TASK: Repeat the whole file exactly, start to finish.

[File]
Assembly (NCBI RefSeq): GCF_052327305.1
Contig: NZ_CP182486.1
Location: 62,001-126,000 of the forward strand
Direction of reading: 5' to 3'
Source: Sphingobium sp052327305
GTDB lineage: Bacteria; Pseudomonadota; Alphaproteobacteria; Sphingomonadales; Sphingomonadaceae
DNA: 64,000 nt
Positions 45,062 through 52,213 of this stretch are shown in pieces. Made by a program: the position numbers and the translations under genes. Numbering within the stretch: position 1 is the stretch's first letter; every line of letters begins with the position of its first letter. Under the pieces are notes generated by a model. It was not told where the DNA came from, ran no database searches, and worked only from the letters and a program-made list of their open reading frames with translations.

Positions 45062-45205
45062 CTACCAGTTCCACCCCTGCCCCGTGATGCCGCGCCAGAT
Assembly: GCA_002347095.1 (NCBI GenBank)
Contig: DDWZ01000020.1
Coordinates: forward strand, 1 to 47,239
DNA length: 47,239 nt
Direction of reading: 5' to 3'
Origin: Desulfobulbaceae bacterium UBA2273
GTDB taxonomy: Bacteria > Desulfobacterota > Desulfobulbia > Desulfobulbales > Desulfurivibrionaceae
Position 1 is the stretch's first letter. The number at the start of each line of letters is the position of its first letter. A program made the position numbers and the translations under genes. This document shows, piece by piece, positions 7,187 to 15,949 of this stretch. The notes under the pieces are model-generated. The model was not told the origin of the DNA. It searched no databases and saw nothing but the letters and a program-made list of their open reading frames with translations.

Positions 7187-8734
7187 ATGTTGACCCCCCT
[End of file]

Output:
Assembly (NCBI RefSeq): GCF_052327305.1
Contig: NZ_CP182486.1
Location: 62,001-126,000 of the forward strand
Direction of reading: 5' to 3'
Source: Sphingobium sp052327305
GTDB lineage: Bacteria; Pseudomonadota; Alphaproteobacteria; Sphingomonadales; Sphingomonadaceae
DNA: 64,000 nt
Positions 45,062 through 52,213 of this stretch are shown in pieces. Made by a program: the position numbers and the translations under genes. Numbering within the stretch: position 1 is the stretch's first letter; every line of letters begins with the position of its first letter. Under the pieces are notes generated by a model. It was not told where the DNA came from, ran no database searches, and worked only from the letters and a program-made list of their open reading frames with translations.

Positions 45062-45205
45062 CTACCAGTTCCACCCCTGCCCCGTGATGCCGCGCCAGAT
Assembly: GCA_002347095.1 (NCBI GenBank)
Contig: DDWZ01000020.1
Coordinates: forward strand, 1 to 47,239
DNA length: 47,239 nt
Direction of reading: 5' to 3'
Origin: Desulfobulbaceae bacterium UBA2273
GTDB taxonomy: Bacteria > Desulfobacterota > Desulfobulbia > Desulfobulbales > Desulfurivibrionaceae
Position 1 is the stretch's first letter. The number at the start of each line of letters is the position of its first letter. A program made the position numbers and the translations under genes. This document shows, piece by piece, positions 7,187 to 15,949 of this stretch. The notes under the pieces are model-generated. The model was not told the origin of the DNA. It searched no databases and saw nothing but the letters and a program-made list of their open reading frames with translations.

Positions 7187-8734
7187 ATGTTGACCCCCCT